I had to work alone Sunday and today, since Jeff and Candace were preparing for their honeymoon hunting trip up on the Hoback. I don’t mind; I get a lot done when I’m up here by myself. But to top off several recent accidents involving liquid (I’ve spilled coffee, chlorine reagent, and Clorox in the past two weeks), I had a little crisis yesterday morning. We feed our secondary coagulant, the polymer 8105, in a 10% solution, which we batch out in a big tank. We’re not adding it right now; the river water is so clean we hardly need to use our primary coagulant, so we’re just pumping plain water to keep the 8105 pump primed. In the morning I checked the level in the tank and estimated I’d be out of water by noon, so I set the water pump at 100 gallons and went downstairs to time the 8105 feed by measuring how many milliliters it drops in the calcon (a clear plastic cylinder with measuring marks, placed vertically in the line) per minute. (I can't fathom why we’re still measuring it if we’re not actually adding any. I guess it’s just routine.) While I was waiting for the valve to seat so I could time it (the valve is old and doesn’t like to seal), I noticed water coming from the hatch in the concrete ceiling. I knew in an instant what was wrong, and sure enough, when I got upstairs the 8105 tank was spewing water all over the place and the pump was still pumping. I’ve never had it malfunction and didn’t know how to stop it, so I ran back and forth helplessly for a thirty seconds before spotting a red button on the pump console behind the tank. Praying it was a kill switch, I dove through the waterfall from the tank, splashed through the four inches of water behind the containment curb, and slammed the button in. The pump stopped, and the flood slowly subsided. I mopped up the water and later when Bud stopped by, looking bleary from two nights of too much fun at Kate’s, I told him what had happened. He laughed and said it wasn’t the first time; in fact it’s happened to him. I have to admit my first impulse, while the water was still flowing, was, “how am I going to hide this?” which is only natural and certainly wrong, and I was glad I told him. He’s made light of every, um, situation I’ve had so far, which makes admitting future wrongs less intimidating. Good boss. Actually they all have, the boys. Travis’s most common saying (behind, “in my personal opinion…”) is, “no biggie.” And Jeff’s is, “oh, that’s alright.”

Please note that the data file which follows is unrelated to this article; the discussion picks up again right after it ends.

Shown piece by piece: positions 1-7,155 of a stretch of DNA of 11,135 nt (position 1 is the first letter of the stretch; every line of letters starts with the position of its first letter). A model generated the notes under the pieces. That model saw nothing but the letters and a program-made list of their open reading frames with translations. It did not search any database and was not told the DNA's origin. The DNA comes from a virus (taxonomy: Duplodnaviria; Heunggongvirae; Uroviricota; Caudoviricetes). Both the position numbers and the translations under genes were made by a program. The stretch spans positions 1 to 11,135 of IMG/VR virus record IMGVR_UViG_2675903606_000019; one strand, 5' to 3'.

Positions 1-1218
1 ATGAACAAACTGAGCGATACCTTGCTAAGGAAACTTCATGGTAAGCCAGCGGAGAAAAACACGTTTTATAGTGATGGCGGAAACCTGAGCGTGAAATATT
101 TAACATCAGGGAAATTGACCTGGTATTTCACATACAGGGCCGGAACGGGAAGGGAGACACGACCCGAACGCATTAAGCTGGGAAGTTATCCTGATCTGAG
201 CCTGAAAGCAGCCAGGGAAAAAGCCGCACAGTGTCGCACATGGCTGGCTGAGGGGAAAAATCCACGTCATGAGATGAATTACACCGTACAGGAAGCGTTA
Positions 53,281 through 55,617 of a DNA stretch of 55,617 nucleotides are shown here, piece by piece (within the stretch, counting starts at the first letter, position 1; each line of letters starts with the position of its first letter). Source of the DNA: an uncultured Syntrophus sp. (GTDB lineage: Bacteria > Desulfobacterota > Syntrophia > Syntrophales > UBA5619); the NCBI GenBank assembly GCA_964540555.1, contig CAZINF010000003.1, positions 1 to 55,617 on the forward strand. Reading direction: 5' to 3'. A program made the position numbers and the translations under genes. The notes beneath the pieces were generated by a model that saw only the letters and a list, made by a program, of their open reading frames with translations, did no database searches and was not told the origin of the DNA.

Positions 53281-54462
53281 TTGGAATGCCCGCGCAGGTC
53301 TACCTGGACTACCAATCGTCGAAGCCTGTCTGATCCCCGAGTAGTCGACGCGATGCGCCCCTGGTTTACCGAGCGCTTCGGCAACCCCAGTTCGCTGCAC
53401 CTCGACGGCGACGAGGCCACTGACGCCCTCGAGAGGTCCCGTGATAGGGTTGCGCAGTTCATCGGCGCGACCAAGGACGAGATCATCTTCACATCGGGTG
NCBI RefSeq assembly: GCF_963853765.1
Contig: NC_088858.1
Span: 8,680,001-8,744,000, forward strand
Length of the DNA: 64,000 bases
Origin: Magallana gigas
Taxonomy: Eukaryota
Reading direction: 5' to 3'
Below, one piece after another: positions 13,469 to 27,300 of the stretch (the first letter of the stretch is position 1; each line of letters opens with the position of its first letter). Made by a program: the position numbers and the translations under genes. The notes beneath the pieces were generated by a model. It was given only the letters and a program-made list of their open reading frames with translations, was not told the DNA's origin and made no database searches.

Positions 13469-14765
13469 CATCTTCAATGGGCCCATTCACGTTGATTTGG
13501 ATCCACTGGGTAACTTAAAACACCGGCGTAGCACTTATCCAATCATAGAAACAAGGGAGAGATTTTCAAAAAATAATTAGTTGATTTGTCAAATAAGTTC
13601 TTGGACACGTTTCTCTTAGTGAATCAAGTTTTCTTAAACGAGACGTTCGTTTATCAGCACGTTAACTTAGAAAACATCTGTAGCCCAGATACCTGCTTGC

My cellular phone has developed a penchant for brutal sudden-death rounds of hide-and-go-seek. I keep it straight jacketed in a padded cell in the bottom of my bag now, which means that by the time I excavate it, the caller has given up anyway.

I am in no way a person who is known for her modern ideas. And I look good in pink, even though I’d rather wear black or navy blue. My favorite line from a Cake song this week is, “a voice that is dark like tinted glass,” from Short Skirt, Long Jacket, and if you really listen, the whole song is poetic. Heck, they all are. And I love the liberal use of brass.

Congratulations to Kelly, who bagged himself a nice antelope early this season. I demand jerky. But I’m so glad I wasn’t around for the butchering. Yuck.

I need to learn to budget my time. I’m not getting enough sleep, and I don’t like living this way, vague and disconnected, like the retelling of a dream.


Blogger Shepcat said...

That is a great Cake line, but you almost miss it while trying to decipher the line that immediately precedes it: "With fingernails that shine like Justice."

(The line you chose as your title, by the way, sounds like it would be the most effed-up Vermeer painting ever.)

September 27, 2005 at 11:19 AM  
Blogger A said...

That's crazy. I really didn't expect someone to harrow up the same bizarre mental image that I did. You're scaring me.

It comes from driving my '87 Dodge Raider, Monte, who I am utterly devoted to, but which has NO modern amenities whatsoever. The Cadillac has leather seats, automatic climate control, and ample cupholders, and it makes me feel like a princess.

I have some silver foil laquer that makes my fingernails shine like justice. It's the only polish I'll wear to the plant, because it's not at all girly and fits right in with all the stainless steel.

September 27, 2005 at 11:49 AM